Here's what time of day you should really weigh yourself

The bad news is that you've been weighing yourself all wrong. The good news? It's an easy problem to fix. Maybe you didn't even know there was a "wrong" way to weigh. In that case, read on.

According to health experts, the most important thing when it comes to weighing yourself is consistency. You should do it at the same time, in the same clothes (or lack of clothes), using the same scale, each time. There are many reasons weight can and does fluctuate over the course of the day or week — hormones, salt intake, irregular food consumption (hello, holidays!), and even stress. At least we can have some consistency in how we go about weighing in.

Weighing yourself regularly can provide a helpful check as to how your weight loss or maintenance goals are going. Registered dietitian Chelsey Ludwiczak told Cleveland Clinic, "It's like having a weekly budget. If you go over your budget one week, you want to know so you can fix it. If you don't realize you're overspending every week, it adds up."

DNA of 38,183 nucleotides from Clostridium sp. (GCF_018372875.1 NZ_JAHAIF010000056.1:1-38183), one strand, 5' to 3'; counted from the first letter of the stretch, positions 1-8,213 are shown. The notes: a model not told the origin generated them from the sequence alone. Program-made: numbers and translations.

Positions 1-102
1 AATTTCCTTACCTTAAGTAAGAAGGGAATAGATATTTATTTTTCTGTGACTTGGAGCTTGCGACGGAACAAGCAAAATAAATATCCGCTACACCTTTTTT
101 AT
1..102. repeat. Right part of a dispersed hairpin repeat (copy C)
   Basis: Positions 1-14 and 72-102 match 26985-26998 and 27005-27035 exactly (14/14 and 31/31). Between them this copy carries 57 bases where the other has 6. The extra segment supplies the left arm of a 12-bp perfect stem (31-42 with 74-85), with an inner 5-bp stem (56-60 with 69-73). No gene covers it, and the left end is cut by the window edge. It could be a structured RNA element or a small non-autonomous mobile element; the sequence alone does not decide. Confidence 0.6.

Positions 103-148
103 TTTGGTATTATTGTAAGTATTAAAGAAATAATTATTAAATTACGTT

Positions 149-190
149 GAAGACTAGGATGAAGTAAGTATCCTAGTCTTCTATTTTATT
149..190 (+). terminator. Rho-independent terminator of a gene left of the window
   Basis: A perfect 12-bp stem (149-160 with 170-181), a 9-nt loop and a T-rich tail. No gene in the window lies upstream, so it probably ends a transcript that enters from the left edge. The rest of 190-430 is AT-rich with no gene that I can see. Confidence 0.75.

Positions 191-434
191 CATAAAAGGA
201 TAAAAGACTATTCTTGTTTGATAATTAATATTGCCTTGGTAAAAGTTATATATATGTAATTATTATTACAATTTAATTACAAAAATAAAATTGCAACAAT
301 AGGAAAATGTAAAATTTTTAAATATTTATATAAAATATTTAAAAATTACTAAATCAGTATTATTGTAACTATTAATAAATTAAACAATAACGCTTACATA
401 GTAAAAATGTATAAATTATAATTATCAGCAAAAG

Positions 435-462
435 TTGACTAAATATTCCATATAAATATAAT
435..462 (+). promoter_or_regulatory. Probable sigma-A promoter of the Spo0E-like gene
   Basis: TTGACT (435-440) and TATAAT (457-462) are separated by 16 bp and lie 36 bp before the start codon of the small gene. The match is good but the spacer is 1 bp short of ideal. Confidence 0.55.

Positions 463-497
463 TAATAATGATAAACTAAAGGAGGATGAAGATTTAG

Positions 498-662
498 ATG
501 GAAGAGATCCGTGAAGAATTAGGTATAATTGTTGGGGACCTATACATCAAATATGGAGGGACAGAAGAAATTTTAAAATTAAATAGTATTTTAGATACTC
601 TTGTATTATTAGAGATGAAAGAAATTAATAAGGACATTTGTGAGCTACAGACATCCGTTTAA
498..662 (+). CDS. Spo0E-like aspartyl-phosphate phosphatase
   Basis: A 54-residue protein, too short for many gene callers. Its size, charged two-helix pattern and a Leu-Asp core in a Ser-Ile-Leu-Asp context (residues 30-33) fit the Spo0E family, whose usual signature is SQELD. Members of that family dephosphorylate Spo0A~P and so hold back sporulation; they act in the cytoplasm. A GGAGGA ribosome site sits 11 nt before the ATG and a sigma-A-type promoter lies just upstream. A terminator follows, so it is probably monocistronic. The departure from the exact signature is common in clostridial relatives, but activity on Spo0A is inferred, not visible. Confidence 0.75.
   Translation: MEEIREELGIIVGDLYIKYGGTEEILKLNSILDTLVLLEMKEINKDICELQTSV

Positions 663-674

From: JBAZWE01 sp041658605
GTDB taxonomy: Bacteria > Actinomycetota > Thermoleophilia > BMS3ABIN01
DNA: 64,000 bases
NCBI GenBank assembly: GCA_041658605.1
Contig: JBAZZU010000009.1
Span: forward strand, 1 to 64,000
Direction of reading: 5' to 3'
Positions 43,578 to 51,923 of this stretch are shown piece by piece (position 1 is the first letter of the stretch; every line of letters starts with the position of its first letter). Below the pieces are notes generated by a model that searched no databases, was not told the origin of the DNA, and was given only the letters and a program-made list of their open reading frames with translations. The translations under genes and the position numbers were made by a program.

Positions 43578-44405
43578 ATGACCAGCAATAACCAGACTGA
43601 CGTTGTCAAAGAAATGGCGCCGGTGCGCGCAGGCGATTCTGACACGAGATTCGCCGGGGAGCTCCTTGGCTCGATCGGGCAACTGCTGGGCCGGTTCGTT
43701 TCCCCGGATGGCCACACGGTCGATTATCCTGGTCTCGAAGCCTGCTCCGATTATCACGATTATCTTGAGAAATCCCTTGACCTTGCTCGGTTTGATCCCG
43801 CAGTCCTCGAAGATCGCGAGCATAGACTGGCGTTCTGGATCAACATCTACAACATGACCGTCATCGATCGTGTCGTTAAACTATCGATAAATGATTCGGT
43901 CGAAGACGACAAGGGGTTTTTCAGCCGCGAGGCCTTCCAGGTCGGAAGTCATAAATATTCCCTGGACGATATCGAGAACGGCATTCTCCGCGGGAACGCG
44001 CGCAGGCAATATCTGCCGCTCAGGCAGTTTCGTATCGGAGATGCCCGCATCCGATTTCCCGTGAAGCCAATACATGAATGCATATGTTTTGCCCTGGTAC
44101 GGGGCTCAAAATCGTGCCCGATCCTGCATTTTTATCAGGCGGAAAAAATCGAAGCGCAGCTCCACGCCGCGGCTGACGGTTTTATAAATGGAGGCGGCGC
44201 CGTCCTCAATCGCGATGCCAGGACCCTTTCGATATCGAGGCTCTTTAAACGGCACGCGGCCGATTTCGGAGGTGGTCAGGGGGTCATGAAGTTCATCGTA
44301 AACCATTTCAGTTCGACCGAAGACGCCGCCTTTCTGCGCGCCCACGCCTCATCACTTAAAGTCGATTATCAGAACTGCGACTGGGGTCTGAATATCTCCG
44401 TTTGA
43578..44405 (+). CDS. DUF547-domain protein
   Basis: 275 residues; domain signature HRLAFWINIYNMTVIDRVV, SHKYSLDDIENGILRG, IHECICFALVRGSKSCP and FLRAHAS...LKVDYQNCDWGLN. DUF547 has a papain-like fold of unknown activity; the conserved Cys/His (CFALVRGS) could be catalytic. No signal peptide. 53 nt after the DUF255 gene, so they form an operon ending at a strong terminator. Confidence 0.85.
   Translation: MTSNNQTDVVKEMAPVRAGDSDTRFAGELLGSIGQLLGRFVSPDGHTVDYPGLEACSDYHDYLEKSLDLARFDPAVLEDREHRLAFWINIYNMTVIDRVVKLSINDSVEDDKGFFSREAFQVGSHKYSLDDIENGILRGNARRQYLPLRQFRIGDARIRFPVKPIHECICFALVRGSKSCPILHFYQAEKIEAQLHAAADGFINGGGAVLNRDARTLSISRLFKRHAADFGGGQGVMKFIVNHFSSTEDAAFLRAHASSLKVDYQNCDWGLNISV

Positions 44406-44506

Weighing yourself in the morning gives the lowest result

But when should you weigh? Most experts recommend doing it in the morning after you empty your bladder and before eating anything or working out. That way you're more likely to get a lower number than you'll get in the evening after having eaten three meals. Also, make sure your scale is on a hard flat surface (not on carpet) and that you're standing solidly on two feet, with your weight evenly spread, to get the most accurate results.

There's even a best day to weigh yourself — Wednesday. People tend to weigh the most on Mondays, after a weekend's worth of indulging, and the least on Friday, after they've been eating healthfully and consistently all week. Lauren Harris-Pincus, a registered dietitian and author of The Protein-packed Breakfast Club, told Women's Health, "Chances are you didn't go on a bender Tuesday night. So Wednesday gets you the best average."

Also, experts generally recommend weighing in once per week instead of every day to get the most consistent results. Rachel Fine, registered dietitian and owner of To the Pointe Nutrition, explains, "There's no reason to weigh yourself more than once a week. With daily water fluctuations, body weight can change drastically on a day-to-day basis" (via Healthline).